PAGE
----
Variation in outcome reporting and measurement tools in clinical trials of treatments for genitourinary symptoms in peri- and postmenopausal women: a systematic review

Monica Michelle Christmas, Bonnie Song, Robin J. Bell, Stamatina Iliodromiti, Caroline Mitchell, Martha Hickey, the International COMMA (Core OutcoMes in MenopAuse) Consortium

Research output: Contribution to journalReview ArticleResearchpeer-review


IMPORTANCE: Genitourinary symptoms affect 40% to 60% of postmenopausal women. Evidence-based approaches to diagnosing and managing these symptoms are limited by inconsistencies in outcomes and measures used in clinical trials. OBJECTIVE: The aim of the study was to systematically review all outcomes and measurement tools reported in randomized clinical trials of interventions for genitourinary symptoms associated with menopause. EVIDENCE REVIEW: We searched PubMed, Scopus, and the Cochrane Central Register of Controlled Trials (CENTRAL) up to December 2018. Randomized controlled trials with a primary or secondary outcome of genitourinary symptoms associated with menopause, English language, and sample size of 20 or more women per study arm were included. Study characteristics, outcomes, and measurement methods were collected. FINDINGS: The search yielded 3,478 articles of which 109 met inclusion criteria. Forty-eight different outcomes were reported with "atrophy" as the most common (56/109, 51%) followed by measures of sexual function (19/109, 17%). Almost all (108/109, 99%) trials included patient-reported measures, with 21 different measures and 39 symptom combinations. Clinician-reported scales of vulvovaginal appearance were used in 36 of 109 (33%) trials, with extensive variation in what was measured and reported. Cytological measures from the vaginal epithelium were the most commonly used objective tools (76/109, 70%). CONCLUSIONS AND RELEVANCE: There is heterogeneity in reported outcomes and measures used in clinical trials of treatments for genitourinary symptoms at menopause and uncertainty as to which outcomes best reflect patient priorities and symptoms. The findings from this systematic review have informed an international survey of stakeholders to determine priorities for outcome selection and reporting. This survey will then inform the development of a Core Outcome Set for use in future clinical trials by the COMMA (Core OutcoMes in MenopAuse) consortium. : Video Summary:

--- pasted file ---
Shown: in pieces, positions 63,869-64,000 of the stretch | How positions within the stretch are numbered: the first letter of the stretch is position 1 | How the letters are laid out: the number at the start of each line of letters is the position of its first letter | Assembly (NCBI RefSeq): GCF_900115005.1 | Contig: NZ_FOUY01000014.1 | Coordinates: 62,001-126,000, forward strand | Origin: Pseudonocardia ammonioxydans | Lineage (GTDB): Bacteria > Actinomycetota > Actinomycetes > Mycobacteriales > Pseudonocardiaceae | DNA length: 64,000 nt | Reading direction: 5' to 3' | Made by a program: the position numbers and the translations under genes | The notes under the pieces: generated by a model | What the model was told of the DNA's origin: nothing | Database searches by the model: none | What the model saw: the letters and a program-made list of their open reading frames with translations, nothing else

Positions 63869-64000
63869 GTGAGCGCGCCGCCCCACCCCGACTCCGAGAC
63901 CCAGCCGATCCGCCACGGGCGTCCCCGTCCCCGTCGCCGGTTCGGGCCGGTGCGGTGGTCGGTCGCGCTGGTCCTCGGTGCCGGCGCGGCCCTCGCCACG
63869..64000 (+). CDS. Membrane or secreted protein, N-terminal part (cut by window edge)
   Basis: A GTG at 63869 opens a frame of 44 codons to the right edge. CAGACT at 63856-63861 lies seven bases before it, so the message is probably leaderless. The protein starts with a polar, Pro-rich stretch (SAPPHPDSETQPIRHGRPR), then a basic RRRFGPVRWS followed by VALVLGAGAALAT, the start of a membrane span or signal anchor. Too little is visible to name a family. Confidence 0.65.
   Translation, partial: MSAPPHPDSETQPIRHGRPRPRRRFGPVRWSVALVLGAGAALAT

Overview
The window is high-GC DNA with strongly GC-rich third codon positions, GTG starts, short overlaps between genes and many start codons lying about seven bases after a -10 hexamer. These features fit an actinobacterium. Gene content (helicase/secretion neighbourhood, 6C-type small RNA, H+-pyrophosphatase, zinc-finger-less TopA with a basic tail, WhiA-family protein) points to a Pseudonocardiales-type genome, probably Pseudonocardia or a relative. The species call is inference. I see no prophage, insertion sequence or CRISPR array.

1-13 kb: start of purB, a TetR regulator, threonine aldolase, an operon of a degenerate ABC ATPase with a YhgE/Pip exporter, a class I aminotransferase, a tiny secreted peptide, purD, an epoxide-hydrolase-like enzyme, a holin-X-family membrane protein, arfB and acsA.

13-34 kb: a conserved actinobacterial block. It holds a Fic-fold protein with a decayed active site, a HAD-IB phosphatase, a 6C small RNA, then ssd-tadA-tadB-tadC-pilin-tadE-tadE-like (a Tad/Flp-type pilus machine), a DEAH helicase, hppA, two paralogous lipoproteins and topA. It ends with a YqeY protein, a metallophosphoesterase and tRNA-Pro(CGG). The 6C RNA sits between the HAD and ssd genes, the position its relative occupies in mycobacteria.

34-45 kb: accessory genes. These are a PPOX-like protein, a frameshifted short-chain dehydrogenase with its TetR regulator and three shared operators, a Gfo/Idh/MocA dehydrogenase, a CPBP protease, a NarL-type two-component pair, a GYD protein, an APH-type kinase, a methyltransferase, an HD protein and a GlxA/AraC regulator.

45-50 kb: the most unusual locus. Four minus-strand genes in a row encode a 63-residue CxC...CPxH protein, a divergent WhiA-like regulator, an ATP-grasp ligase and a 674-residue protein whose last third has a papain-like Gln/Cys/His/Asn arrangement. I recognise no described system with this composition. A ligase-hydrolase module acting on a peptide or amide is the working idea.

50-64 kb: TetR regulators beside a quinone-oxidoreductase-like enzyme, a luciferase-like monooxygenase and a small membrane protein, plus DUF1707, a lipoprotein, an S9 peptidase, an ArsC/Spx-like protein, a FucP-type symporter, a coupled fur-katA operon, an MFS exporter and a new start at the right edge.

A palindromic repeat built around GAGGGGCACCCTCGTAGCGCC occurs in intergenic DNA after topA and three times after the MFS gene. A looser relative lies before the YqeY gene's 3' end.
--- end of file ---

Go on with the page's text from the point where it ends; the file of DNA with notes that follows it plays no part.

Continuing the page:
Original languageEnglish
Pages (from-to)1070-1080
Number of pages11
Issue number9
Publication statusPublished - Sep 2020

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